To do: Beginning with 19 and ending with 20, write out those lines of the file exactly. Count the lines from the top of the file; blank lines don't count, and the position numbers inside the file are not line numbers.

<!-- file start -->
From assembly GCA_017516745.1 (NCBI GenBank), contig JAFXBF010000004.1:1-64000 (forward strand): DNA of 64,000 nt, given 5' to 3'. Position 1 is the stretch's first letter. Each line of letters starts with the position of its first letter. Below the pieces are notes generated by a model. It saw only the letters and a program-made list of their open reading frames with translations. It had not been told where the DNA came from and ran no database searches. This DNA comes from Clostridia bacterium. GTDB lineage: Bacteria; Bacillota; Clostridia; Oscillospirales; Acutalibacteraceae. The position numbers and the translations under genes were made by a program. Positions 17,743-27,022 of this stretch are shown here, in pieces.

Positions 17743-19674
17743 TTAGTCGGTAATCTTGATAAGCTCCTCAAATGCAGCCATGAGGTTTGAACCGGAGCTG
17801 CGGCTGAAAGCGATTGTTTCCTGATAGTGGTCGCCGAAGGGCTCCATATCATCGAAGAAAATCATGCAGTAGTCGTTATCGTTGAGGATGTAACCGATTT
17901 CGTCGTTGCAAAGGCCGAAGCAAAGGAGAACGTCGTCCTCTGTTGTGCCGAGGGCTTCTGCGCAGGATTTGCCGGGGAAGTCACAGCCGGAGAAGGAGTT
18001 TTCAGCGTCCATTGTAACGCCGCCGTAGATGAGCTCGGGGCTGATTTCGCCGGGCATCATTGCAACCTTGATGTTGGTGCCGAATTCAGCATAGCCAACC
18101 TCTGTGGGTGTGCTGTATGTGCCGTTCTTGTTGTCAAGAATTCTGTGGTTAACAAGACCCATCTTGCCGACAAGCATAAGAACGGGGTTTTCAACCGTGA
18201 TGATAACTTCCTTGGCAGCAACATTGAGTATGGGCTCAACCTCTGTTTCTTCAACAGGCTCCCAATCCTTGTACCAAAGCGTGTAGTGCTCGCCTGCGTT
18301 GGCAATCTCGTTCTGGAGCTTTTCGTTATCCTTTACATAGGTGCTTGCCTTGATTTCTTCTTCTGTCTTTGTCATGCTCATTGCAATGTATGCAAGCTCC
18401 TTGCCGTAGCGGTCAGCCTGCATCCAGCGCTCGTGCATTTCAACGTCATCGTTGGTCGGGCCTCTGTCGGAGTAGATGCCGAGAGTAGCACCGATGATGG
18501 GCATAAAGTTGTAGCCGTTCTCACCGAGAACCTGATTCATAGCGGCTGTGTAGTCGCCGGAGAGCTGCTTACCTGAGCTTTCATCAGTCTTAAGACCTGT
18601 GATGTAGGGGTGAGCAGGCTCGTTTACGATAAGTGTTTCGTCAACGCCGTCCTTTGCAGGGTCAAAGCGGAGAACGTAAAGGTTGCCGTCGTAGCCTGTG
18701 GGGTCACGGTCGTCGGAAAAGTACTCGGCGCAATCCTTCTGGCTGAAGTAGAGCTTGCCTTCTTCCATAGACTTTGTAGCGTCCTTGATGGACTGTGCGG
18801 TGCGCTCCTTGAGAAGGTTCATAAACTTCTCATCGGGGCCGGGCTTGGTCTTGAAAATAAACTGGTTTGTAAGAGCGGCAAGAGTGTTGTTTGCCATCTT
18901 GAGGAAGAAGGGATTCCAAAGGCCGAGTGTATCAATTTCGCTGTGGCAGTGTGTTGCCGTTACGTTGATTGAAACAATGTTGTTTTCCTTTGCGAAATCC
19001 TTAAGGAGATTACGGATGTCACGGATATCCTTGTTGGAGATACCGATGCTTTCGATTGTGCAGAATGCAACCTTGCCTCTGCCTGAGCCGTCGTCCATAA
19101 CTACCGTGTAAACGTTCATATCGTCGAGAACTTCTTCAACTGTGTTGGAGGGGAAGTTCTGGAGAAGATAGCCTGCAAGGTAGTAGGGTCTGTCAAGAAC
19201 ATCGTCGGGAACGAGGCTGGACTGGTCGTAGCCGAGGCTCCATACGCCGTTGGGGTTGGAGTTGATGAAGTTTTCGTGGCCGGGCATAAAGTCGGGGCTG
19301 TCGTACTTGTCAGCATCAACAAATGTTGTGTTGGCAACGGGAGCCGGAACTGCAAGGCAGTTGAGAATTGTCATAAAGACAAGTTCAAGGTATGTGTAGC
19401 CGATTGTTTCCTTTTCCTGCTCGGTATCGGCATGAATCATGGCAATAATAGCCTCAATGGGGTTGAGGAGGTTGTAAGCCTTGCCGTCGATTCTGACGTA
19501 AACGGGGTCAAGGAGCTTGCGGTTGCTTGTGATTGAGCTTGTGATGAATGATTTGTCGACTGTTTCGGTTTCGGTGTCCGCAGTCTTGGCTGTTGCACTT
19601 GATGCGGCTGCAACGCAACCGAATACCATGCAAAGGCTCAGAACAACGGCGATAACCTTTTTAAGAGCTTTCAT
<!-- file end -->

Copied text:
19301 TCGTACTTGTCAGCATCAACAAATGTTGTGTTGGCAACGGGAGCCGGAACTGCAAGGCAGTTGAGAATTGTCATAAAGACAAGTTCAAGGTATGTGTAGC
19401 CGATTGTTTCCTTTTCCTGCTCGGTATCGGCATGAATCATGGCAATAATAGCCTCAATGGGGTTGAGGAGGTTGTAAGCCTTGCCGTCGATTCTGACGTA